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Another big feature of folding bikes, and in fact the whole reason we bought these, is the ability to fit in a suitcase, so you don't have to pay extra to take them on a plane with you when traveling. As far as I am concerned, folding bikes which can fit in airline regulation bags are a whole different category from other folding bikes. There are plenty of bikes out there like the innumerable models of Dahon, and a host of others, which I frankly can't even understand the utility of the fold, because they still aren't small enough to fit in a suitcase. Both of these bikes are suitcase friendly though.
This is where all the hard work they put into the tidiness of the Mobiky's fold really pays off. Once you have completely folded the bike, it is practically a suitcase already. In a sane world, which airports most certainly are not, you would just be able to hand them the Mobiky at the check in counter. As it is in the crazy world of airports though, you still have to put it in a suitcase. This really couldn't be any easier though. You take off the front wheel, take off the saddle, put it all in the suitcase, and you are done. There is no way the entire process could take more than a couple minutes. You can have the thing packed and ready to fly in less time than it takes some bikes to unfold. You don't even have to remove the pedals, or accessories on the handlebars like lights and bells. It really is a marvel of design, and shows how well they did their job. There were a lot of sacrifices along the way to achieve this fold, but when it comes down to a tight and easy fold, it is far and away the winner. This is the Mobiky doing what it was designed to do, and it does it wonderfully. Comparing the Mobiky to any other folding bike, it is undeniable that the designer deserved to win some awards for it. The problem, as with everything else with the bike though, is that it is also undeniable that the bike you get clearly suffered for the design. As clever, as quick folding, as compelling and as attractive as the Mobiky is, you feel every one of the corners cut within the first block you ride the bike down. The frame has too much flex, the wheels are too small. There isn't enough adjustability. There are a lot of tradeoffs to get that bike to neatly fit in the suitcase with no problems.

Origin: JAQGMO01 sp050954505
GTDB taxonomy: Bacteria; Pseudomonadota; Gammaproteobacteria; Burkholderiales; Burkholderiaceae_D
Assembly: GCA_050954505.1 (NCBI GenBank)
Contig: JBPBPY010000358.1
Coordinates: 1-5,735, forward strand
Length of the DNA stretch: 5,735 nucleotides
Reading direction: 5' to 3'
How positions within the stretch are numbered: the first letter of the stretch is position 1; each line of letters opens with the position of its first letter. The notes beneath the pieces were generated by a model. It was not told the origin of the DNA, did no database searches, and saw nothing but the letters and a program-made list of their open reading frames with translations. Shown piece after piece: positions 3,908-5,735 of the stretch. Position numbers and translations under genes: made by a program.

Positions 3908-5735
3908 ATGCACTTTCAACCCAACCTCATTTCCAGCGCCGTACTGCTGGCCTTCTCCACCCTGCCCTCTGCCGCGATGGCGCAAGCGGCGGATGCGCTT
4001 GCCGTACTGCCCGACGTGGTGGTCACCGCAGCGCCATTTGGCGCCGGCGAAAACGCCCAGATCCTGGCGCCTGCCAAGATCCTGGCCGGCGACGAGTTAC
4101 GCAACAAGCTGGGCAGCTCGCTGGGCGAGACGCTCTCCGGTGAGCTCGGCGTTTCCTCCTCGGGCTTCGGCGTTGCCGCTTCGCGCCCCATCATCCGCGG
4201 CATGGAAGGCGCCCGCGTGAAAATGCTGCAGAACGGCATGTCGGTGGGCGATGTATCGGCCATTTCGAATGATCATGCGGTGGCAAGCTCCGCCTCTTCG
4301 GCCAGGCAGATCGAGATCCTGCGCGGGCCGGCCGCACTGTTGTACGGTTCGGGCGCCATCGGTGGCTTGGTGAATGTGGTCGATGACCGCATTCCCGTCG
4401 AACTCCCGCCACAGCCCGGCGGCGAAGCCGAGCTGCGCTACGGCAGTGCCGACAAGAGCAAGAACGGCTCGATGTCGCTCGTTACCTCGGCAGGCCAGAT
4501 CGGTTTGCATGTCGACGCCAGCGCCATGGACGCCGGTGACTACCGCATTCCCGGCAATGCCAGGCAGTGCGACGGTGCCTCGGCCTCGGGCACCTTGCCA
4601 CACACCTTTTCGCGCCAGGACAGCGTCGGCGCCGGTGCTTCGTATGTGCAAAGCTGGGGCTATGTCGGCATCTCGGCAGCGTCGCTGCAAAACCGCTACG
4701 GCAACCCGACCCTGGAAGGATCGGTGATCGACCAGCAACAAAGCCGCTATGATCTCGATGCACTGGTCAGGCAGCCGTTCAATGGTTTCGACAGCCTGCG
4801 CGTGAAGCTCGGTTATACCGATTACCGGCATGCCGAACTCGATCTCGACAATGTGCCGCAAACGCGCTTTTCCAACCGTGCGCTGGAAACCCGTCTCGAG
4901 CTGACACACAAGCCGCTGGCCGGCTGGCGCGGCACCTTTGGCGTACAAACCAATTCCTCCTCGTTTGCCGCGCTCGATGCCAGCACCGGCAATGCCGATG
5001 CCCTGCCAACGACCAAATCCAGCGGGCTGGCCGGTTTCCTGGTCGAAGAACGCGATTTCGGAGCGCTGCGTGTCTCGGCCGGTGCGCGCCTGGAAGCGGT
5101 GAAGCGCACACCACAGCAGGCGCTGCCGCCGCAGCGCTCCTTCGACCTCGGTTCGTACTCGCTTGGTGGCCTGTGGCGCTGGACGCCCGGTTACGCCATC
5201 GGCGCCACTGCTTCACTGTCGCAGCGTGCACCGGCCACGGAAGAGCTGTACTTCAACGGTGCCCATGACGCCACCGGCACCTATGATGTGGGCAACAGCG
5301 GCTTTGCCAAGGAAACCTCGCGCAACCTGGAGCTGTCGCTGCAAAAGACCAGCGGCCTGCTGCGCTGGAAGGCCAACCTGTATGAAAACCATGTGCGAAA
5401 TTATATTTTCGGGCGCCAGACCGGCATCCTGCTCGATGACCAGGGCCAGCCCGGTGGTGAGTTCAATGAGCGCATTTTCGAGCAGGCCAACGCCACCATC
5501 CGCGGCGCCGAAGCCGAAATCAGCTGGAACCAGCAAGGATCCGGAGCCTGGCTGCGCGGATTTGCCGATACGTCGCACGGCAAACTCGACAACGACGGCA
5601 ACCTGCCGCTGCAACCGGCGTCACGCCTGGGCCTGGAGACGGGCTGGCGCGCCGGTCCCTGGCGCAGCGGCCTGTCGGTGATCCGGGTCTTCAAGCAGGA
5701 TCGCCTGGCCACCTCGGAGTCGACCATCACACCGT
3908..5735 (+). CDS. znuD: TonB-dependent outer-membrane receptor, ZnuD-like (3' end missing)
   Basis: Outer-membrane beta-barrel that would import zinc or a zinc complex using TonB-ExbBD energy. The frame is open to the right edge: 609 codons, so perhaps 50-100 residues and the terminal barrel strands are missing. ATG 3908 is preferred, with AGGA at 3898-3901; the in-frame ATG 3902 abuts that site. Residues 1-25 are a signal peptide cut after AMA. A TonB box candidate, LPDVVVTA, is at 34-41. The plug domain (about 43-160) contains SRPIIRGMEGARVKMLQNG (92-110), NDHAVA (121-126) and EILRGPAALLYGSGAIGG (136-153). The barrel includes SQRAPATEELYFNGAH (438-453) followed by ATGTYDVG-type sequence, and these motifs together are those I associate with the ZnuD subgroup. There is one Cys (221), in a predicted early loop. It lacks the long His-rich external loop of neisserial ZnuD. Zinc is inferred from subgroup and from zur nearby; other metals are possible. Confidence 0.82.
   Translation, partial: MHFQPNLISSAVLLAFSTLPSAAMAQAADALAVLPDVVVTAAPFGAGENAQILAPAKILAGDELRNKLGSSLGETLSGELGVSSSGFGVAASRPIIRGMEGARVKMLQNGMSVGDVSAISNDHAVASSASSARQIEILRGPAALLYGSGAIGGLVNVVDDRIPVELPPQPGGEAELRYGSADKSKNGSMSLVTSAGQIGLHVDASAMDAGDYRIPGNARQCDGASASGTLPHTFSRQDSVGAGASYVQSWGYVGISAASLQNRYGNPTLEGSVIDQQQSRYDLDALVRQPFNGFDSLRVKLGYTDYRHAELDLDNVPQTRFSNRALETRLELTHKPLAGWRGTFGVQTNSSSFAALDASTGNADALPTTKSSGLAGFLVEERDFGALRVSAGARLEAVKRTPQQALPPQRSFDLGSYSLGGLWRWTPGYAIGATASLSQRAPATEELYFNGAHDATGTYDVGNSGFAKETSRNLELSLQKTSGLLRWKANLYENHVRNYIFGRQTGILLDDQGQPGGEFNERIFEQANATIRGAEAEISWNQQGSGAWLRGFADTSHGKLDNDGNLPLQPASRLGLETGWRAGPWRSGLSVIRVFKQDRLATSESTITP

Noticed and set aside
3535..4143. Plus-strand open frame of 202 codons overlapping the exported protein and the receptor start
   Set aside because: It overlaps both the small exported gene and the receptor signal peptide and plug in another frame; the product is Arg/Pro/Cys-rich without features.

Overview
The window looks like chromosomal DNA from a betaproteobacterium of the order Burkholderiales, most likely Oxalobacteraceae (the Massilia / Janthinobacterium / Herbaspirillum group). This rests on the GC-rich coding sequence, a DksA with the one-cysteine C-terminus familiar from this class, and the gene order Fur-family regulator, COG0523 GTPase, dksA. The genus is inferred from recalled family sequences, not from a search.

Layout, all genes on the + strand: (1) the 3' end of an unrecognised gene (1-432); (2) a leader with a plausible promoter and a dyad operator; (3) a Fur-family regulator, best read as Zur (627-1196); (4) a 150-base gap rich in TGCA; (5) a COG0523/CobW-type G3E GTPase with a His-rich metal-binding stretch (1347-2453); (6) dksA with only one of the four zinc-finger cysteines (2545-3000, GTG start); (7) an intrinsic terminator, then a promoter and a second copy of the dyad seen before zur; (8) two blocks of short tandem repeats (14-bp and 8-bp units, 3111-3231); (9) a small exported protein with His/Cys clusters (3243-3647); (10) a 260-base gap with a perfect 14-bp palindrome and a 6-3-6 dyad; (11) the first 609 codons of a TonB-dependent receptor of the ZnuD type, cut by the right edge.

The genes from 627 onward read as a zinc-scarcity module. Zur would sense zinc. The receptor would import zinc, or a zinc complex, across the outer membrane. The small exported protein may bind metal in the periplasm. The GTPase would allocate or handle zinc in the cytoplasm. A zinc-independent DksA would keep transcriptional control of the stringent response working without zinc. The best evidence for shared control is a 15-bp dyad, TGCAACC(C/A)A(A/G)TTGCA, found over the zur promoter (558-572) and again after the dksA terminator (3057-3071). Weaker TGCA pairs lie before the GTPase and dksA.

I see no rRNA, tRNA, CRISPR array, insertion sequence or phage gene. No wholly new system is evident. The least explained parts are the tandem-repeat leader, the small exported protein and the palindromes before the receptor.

The Tikit, on the other hand, is not quite so smooth to pack. I know, I am getting bored setting up the same dichotomy every time too. It is not my intention to belabor the point, but rather to show the depths to which these two very different approaches permeate every aspect of the finished product. The Tikit requires a fair amount of disassembly to fit in a suitcase, and even then it needs a suitcase which is straining the very limit of airline regulations for standard-sized luggage. You have to remove the handlebars from the stem, remove the stem, and steerer tube from the head tube, remove the seatpost and saddle, remove the fenders and rack, and remove one of the wheels. Then you have to turn the bike just so, cover the parts so they don't scratch each other, and pack it al a specific way. There is absolutely nothing fast, easy or elegant about it. It is not a particularly user friendly experience, and really the exact same process you would have to go through to pack a full-sized bike in a full-sized case, plus a couple extra steps for the fold. Honestly, I don't think they could have made packing the bike any more steps if they tried. However, it does fit, and once you get to your destination and reassemble the bike, you have a no compromise machine to ride. As with every other aspect of this comparison, the Tikit once again chooses raw functionality over style, flare, or even ease of use. It is a raw, make it work sort of solution, lacking the finesse and style of the Mobiky. The thing is, it really does work better. What you end up with is easily twice the bike in the same amount of space. It rides better, can be better tailored to the rider, is stiffer, and is just in every way a better bike, but you can tell that the cost you pay for that is something which looks somewhat ungainly, and rather like it was thrown together by a very smart person in a garage.